You can also see whether the completion rate has actually increased or decreased, the length of time it considers contacts to reach that goal, and you can browse all contacts to see who did and didn’t reach the objective. ActiveCampaign’s Message Variables is my preferred function. It saves me a heap of time and effort, and neither MailChimp nor ConvertKit (upgrade: 9/2020 ConvertKit now has ” snippets”) has an equivalent feature.
Let’s say you have the first name of only some of your contacts, which is the case with my list. I typically don’t require a given name to sign up to my list, but often I get a first name, such as when someone buys a product. Wouldn’t it be nice to greet your contacts by name, in the events when you have it? You can do this, however it’s cumbersome.
I’m likewise filtering for generic terms added by other systems, such as a dash, or “Visitor.” If they have a very first name, I say “Hey,” and after that their first name. If they don’t, I simply say “Hey there,” (). By constructing a Message Variable in ActiveCampaign, I can quickly change my greeting according to whether I have the contact’s first name.
I developed a variable that’s just %greeting-hey%. If I have the contact’s name, it appears in the e-mail. If I do not have the contact’s name, it defaults to “Hey,”. Where Message Variables actually save me a great deal of time is by enabling me utilize the exact same automation over and over once again for my webinars, and I can quickly change out all of the information.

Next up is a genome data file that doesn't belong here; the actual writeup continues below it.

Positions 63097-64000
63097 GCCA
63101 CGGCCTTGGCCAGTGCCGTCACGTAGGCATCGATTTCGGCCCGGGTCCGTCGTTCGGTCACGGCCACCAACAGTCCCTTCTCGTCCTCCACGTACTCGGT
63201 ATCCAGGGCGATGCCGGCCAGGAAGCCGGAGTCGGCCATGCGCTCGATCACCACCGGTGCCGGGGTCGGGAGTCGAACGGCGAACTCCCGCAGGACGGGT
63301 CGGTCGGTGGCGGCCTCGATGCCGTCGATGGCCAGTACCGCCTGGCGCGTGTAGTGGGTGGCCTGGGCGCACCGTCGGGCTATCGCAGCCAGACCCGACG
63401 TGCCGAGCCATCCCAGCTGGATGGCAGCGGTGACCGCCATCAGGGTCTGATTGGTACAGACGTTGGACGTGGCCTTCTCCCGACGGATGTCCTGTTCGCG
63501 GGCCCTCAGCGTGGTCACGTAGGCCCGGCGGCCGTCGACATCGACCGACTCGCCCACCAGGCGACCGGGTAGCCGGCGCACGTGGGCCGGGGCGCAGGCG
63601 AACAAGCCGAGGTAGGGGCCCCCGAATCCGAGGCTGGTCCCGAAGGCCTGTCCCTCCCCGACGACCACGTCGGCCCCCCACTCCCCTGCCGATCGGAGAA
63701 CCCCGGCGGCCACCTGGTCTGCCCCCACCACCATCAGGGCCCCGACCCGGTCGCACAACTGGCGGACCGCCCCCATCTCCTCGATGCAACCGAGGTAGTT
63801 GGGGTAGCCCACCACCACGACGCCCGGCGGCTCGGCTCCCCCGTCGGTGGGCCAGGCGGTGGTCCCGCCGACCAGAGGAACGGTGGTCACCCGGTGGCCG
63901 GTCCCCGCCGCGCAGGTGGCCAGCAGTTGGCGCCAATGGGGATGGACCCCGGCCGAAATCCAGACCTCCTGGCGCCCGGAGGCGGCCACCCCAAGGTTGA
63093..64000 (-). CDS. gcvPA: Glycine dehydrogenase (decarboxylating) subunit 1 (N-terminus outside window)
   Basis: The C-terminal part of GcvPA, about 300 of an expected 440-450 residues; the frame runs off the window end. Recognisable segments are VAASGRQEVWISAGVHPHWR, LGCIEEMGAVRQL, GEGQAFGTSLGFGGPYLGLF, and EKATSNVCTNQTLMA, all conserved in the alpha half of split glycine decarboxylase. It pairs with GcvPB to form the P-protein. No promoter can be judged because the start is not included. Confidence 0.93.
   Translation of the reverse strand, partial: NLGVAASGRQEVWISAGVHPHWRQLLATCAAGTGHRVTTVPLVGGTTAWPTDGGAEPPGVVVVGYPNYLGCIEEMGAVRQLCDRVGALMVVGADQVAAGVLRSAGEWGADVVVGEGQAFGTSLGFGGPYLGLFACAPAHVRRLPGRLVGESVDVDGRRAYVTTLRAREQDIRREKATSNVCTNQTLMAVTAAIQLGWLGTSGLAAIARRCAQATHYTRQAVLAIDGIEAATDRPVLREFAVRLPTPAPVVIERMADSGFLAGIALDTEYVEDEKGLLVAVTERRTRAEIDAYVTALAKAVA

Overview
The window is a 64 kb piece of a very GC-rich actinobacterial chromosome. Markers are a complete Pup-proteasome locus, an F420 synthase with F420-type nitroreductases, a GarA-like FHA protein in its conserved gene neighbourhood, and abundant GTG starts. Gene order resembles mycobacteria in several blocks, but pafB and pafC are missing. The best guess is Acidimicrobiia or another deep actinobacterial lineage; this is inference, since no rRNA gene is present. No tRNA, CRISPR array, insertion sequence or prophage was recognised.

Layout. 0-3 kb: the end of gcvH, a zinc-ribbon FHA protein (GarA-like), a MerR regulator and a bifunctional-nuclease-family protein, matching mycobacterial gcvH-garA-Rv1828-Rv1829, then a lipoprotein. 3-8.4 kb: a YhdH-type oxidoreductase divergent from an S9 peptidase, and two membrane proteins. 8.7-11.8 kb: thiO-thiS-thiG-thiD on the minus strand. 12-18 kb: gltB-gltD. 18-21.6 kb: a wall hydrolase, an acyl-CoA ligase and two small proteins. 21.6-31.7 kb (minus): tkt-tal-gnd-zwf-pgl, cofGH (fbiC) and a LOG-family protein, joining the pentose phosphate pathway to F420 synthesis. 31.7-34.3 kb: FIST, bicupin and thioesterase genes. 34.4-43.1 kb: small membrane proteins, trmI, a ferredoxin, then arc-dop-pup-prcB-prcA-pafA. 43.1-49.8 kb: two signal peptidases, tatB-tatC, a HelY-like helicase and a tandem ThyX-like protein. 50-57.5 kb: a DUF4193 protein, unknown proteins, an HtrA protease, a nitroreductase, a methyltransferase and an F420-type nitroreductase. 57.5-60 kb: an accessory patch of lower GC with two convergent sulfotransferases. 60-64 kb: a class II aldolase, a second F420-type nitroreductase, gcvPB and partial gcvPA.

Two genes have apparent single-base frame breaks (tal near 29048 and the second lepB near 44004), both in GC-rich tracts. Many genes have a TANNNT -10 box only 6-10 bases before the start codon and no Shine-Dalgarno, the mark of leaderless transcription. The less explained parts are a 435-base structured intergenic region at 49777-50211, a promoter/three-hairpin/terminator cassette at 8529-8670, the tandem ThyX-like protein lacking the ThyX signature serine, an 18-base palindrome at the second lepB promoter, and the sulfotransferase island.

Here are variables for a webinar I run called “Bust Through Creative Blocks.” You can see I have a bunch of various variables here, such as the date and time of the webinar, the rate of the item, deal terms, discount coupon code, and more. Each time I run a new webinar, I can alter each of these variables to match any schedule modifications or deal modifications.
And here it remains in an email. This message variable allows me to easily alter out a countdown timer. I did point out earlier that a person of the cons of ActiveCampaign is their email editing experience. I switched from MailChimp, and MailChimp happens to have the very best email modifying experience. I really like to send simple emails.